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Take them right, and you’ll improve your digestion exponentially!
Probiotics are one of the best foods you can eat.
Not only do they fuel the beneficial bacteria in your gut, but you’ll find that they will improve nearly every other aspect of your health.
Whether you’re trying to lose weight, increase brain function, enhance digestion, or just get your body functioning optimally, you’ll love what probiotics can do for you.
Below, we’re going to take a deep dive into how they can change your life.
What are Probiotics?
Probiotics are foods that contain live bacteria cultures. Typically, they are fermented foods, including:
and so many more!
The live bacteria cultures in probiotics act as reinforcements for the bacteria currently living in your gut. They provide more beneficial bacteria, which in turn reinforces your gut barrier, prevents the over-growth of harmful bacteria, and helps to restore digestive balance after taking antibiotics or suffering from an illness.
Studies have suggested that probiotics can also improve brain function, boost your metabolism, improve energy levels, as well as support oral and skin health. However, the real benefits are focused around your digestive tract, where the beneficial bacteria in the probiotics get to work improve intestinal function and the breakdown, absorption, and elimination of the food you eat.
Basically, if you’re not eating probiotics yet, it’s definitely in your best interest to start doing so ASAP!
How to Get More Probiotics In Your Diet
As mentioned above, there are a lot of foods that contain live bacteria cultures that act as probiotics. These foods can be eaten as part of your regular meal—for example, kimchi on your Korean food, sauerkraut on your hot dog, or live-culture yoghurt for breakfast.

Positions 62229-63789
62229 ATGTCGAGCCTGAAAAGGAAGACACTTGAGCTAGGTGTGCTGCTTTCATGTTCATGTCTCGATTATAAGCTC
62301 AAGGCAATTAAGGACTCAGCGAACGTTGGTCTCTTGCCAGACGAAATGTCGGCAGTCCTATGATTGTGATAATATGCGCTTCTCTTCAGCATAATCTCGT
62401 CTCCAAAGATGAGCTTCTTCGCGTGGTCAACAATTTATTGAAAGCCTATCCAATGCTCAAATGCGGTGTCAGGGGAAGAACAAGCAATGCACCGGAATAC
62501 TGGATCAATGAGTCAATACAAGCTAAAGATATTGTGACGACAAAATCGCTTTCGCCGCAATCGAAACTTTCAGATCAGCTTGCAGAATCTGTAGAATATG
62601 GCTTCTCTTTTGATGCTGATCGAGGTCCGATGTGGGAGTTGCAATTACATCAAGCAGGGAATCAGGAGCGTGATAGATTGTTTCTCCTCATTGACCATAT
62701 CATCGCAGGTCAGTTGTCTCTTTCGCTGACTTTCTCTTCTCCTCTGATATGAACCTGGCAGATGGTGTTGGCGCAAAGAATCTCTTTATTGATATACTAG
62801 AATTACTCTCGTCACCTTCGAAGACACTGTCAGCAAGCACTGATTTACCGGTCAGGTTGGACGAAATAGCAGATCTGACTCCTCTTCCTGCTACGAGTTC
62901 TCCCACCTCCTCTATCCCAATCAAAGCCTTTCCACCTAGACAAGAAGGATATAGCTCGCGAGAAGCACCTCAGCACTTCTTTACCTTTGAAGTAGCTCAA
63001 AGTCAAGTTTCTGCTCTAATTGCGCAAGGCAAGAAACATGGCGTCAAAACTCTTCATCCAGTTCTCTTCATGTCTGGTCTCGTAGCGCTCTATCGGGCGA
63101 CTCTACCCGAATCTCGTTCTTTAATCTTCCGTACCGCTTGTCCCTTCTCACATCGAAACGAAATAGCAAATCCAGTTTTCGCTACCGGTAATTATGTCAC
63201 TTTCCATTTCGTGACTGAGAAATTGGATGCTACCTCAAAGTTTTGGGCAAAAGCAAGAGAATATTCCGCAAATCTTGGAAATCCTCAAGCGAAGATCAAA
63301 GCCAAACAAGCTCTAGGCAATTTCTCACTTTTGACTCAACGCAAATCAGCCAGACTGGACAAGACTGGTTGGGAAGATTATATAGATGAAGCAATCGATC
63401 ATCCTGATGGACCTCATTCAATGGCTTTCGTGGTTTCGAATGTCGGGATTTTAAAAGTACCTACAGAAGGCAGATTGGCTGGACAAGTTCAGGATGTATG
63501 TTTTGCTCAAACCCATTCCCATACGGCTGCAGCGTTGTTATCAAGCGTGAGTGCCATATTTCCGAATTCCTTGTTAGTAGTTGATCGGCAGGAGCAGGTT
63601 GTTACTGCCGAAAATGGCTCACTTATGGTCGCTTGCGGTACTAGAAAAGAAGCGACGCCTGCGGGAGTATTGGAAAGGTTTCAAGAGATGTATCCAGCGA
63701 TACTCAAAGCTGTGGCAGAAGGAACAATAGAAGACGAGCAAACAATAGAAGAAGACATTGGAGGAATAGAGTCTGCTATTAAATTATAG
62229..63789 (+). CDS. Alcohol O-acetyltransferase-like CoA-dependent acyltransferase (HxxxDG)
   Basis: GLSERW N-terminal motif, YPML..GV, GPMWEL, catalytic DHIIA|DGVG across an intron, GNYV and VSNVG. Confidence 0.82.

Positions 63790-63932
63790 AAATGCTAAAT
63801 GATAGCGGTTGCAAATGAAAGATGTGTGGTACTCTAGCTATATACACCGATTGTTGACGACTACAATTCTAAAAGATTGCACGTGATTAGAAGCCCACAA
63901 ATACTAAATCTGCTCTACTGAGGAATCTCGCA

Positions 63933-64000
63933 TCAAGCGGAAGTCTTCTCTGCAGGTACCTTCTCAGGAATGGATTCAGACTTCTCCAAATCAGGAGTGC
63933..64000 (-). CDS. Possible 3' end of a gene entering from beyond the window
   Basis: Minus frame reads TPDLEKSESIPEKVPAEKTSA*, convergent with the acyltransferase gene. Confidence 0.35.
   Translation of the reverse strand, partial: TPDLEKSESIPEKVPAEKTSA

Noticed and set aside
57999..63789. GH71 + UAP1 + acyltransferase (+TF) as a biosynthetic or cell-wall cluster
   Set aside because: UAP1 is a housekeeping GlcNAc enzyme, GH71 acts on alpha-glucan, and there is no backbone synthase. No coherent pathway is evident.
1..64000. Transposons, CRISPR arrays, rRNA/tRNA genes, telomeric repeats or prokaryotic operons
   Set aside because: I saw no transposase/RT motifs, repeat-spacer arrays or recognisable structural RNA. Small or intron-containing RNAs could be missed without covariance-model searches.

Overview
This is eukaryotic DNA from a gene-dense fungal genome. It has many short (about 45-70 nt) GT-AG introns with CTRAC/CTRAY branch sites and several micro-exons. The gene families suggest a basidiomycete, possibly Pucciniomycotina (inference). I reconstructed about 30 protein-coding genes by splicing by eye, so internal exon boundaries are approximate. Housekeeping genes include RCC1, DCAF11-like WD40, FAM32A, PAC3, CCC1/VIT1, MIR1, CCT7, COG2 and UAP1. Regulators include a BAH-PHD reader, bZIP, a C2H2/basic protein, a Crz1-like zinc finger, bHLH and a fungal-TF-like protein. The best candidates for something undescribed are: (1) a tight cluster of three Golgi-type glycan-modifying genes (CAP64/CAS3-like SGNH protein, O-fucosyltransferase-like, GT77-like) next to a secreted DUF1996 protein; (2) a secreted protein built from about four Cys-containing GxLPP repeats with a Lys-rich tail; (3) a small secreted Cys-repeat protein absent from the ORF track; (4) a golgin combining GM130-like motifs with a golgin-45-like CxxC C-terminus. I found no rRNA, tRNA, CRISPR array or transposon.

The beauty of these probiotic foods is that they’ll get to work right away on improving your gut health, as the reinforcements will fuel the function of the bacteria already at work in your intestines.
However, some people find that probiotic foods aren’t an option, given dietary restrictions or the availability of those foods. In these cases, they often prefer to take a probiotic supplement—essentially a capsule that contains live-culture bacteria.
For some types of bacteria, it’s better to take the supplements on an empty stomach. This is the case for the Bifidobacterium and Lactobacillus supplements. Taking them 30 minutes before your meal gives them the best chance of surviving to reach the intestines and join the ranks of your existing gut bacteria.
For Saccharomyces boulardii, on the other hand, it’s okay to take them with a meal, as they’ll survive equally regardless of whether or not they’re consumed with other foods.
The key here is to consult the instructions that come with the supplement. You’ll typically find that the manufacturer has conducted studies to determine when is the most effective time to take the supplement—before, during, or after a meal—and they’ll include instructions on the best time to take it.